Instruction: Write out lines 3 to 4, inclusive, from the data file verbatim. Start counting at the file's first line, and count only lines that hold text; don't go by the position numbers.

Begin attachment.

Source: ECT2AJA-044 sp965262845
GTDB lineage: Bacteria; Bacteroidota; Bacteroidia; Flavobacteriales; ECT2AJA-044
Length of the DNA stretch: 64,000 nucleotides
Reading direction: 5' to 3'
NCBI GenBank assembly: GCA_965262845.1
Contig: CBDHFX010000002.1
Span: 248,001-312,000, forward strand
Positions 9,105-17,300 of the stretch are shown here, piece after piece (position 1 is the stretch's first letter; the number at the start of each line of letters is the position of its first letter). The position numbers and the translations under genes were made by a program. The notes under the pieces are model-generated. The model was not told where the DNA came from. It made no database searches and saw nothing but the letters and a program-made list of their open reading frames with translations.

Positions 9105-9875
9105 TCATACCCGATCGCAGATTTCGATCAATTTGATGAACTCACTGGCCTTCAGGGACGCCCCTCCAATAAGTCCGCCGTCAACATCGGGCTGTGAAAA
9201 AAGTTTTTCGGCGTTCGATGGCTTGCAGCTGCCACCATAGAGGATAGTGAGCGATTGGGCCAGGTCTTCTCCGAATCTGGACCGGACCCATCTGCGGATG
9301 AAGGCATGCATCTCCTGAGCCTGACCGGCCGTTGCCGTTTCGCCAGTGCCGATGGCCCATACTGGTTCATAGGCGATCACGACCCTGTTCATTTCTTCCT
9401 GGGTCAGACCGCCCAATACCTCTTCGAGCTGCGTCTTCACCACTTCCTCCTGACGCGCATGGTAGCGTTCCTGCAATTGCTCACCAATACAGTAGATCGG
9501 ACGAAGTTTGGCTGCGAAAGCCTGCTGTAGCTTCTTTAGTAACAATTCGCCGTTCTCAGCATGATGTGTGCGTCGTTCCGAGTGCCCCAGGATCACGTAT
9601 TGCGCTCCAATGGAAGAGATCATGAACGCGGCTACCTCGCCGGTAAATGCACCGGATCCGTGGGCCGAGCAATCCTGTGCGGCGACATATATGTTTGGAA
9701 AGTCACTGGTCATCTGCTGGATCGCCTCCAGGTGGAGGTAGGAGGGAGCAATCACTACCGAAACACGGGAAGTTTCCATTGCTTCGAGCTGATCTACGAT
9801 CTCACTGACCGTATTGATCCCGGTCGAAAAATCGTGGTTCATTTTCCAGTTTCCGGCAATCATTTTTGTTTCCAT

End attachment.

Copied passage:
Length of the DNA stretch: 64,000 nucleotides
Reading direction: 5' to 3'